FINRA on the other hand took an unprecedented 90 days to approve our Reg-CF portal, which required a 30 day extension to our application.
In my opinion, they wasted about 75 days trying to figure out if I was a bad actor or not because of my prolific work and experience in the blockchain space.
To this day, I’m still not sure if they understand their actual charter, roles and responsibilities, compared to say FINCEN.
I’ll also add that FINRA needs to get better at (mis)treating everyone equally.
During our examination I was told that our Investor Education materials were not compliant and would never pass their AdReg review and that maybe we should just withdraw our application. When I pointed out that we had copied them essentially verbatim from a very large approved Reg CF portal they back-peddled pretty quickly.
We may be reaching a point where an association of portal operators would be in our better collective interest, if for no other reason than to calibrate the regulators effectiveness. After all, “who watches the watchmen?”
In the end, it comes down to “cost of capital” – if you can raise under a state based exemption you absolutely should.
We’re now working on bringing significant automation capabilities to the SCOR exemption which does permit raises up to $5 million and can be filed in multiple states and practically has no hard restriction on how much a non-accredited investor can invest (there is of course “suitability”) and generally much more relaxed advertising rules.
Our Minnesota based MNvest portal explicitly permits us to host SCOR offerings and in talking with the regulators in Wisconsin and Iowa they are generally not opposed to having us do the same in those states.
How is it progressing being a FINRA approved Reg CF platform able to list offerings nationwide?
David Duccini: Our first few offerings are in the pipe and we are working with a company that has a niche market for artists that wants to leverage our Geppetto smart document system to lower the costs to make raises of just $25,000 worth trying under Reg CF.
We just filed our first fully automated Private Placement Memorandum under MNvest a couple weeks ago. With the exception of the business plan and financials, EVERYTHING ELSE was compiled from the database and our smart templates. It literally takes Geppetto fewer than 30 seconds to rip and render the 160 page offering document complete with intro letter to the regulator AND the state mandated application form! We already have the MN LLC and IRS SS-4 forms available within our system today which demonstrates a truly “single key-stroke” approach to Fintech and Legaltech.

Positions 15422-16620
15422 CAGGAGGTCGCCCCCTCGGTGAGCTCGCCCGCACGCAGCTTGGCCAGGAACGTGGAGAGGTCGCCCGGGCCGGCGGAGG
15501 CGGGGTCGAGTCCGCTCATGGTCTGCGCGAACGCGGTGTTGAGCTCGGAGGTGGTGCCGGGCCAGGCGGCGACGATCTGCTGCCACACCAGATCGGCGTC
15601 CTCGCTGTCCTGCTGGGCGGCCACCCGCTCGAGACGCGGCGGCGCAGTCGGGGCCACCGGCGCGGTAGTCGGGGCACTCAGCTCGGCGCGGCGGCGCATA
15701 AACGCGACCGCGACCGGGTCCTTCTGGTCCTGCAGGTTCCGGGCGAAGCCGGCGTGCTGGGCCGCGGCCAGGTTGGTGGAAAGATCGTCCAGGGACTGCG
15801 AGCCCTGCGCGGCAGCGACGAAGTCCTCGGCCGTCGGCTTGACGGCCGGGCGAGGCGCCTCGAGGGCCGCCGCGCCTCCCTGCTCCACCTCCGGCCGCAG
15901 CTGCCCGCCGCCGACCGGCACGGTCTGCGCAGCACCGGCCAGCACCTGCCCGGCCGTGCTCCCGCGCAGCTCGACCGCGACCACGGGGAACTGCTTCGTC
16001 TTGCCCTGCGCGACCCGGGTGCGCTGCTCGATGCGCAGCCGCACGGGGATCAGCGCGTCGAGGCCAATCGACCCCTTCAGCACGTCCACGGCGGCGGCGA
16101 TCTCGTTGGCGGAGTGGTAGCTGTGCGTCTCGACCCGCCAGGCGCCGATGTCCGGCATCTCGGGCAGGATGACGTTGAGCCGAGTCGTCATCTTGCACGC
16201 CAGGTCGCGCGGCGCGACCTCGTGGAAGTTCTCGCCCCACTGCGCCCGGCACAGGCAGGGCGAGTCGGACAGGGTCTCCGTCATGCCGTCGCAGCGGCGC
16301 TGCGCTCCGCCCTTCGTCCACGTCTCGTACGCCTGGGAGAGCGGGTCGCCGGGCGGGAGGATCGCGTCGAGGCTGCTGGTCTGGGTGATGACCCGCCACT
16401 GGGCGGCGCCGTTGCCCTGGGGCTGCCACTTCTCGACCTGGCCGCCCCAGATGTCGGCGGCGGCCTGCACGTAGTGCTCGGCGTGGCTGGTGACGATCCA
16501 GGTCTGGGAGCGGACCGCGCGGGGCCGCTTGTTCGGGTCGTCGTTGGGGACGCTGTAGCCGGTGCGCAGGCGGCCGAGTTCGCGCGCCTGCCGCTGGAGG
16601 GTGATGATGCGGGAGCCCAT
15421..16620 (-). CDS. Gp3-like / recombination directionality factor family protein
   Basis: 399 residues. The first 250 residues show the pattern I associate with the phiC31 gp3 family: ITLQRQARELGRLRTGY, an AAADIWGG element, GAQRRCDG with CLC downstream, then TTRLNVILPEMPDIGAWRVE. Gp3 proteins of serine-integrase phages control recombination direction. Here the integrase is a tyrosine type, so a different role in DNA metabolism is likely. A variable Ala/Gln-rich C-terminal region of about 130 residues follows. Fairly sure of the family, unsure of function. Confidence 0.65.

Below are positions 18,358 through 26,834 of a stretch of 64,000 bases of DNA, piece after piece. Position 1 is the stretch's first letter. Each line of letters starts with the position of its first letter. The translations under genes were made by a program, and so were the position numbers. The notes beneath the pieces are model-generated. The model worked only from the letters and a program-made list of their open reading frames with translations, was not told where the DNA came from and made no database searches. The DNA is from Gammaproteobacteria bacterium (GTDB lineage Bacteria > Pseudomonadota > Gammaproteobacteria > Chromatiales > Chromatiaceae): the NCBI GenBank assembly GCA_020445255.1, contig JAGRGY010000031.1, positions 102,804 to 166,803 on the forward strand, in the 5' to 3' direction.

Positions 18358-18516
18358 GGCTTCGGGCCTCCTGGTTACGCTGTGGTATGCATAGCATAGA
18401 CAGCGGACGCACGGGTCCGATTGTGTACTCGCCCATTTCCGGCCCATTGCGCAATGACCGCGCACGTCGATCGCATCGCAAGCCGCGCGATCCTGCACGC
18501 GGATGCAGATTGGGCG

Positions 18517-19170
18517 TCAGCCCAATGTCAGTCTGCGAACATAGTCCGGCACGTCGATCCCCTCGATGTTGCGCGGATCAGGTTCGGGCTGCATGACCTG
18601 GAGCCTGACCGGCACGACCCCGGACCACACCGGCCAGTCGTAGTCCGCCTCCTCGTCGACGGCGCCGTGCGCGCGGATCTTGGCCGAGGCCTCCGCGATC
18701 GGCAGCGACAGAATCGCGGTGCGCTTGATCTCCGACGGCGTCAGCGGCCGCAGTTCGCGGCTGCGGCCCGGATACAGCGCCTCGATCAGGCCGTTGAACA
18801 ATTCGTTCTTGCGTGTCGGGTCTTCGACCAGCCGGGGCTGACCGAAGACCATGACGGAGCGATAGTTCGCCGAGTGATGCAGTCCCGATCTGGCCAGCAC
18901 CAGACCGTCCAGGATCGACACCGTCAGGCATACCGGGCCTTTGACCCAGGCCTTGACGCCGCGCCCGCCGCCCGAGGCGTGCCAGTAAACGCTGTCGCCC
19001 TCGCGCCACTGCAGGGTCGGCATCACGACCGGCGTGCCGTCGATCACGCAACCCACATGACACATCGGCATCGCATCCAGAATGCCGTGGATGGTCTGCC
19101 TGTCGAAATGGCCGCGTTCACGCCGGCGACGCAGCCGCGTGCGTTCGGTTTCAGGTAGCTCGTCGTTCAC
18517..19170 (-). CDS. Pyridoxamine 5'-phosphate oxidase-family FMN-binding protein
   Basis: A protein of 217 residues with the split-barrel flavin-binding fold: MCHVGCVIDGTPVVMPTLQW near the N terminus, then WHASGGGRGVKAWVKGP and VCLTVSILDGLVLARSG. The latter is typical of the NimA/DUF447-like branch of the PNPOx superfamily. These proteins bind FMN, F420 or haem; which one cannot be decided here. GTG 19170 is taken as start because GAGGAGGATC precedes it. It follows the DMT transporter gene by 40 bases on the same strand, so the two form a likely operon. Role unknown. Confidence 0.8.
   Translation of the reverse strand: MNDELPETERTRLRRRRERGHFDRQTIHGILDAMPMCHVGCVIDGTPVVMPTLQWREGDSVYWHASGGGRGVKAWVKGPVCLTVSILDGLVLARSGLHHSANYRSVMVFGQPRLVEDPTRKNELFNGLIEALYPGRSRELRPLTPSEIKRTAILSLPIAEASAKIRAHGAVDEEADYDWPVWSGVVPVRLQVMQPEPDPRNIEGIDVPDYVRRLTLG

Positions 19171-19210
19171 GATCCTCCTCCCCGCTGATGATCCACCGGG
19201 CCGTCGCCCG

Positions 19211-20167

We are extending this to SCOR exemptions right now and will be adding in the XML file for FORM-C later this summer. Our goal is try and demonstrate forming an entity in the morning and be crowdfunding later that same day!
Will you also be listing Reg D / Reg A+ offerings?
Fundamentally SPPX is a SAAS company — we believe that we can offer issuers compliant white-label or “walled garden” investment portals. Reg A+ is particularly interesting as we climb up the “exemption ladder” with Geppetto we hope to slash the costs to prepare the offering.
As it is today, what used to take our attorney 40-50 hours of “artisanal hand crafted” law now takes about 4-5 hours of just review. Seriously. Let that sink in…
You are moving into the blockchain space – can you elaborate on what you are planning?
David Duccini: It’s kind of the other way around. I am the primary developer of a cryptocurrency called 2GIVE which is traded on Bittrex, LiteBit.eu and others and was launched a couple of years ago and has a market cap that bounces around $4 – $5 million range. It was a total street credit play for me so in a lot of ways we are moving into securities via crowdfunding.
The core business we see ourselves in is something we call “Investor Relations as a Service” — the portal side is just the visible part, a “trojan unicorn” if you will.
We think the real business opportunity exists, managing cap tables which is why in part we have an SEC registered and approved Stock Transfer Agent (STA) entity called Silicon Prairie Registrar & Transfer. It allows us to do things we can’t do as a funding portal operator without being a Broker-Dealer like holding securities and investor funds such as dividends et al. In fact, only an STA is permitted to remove restrictive legends from Stock Certificates.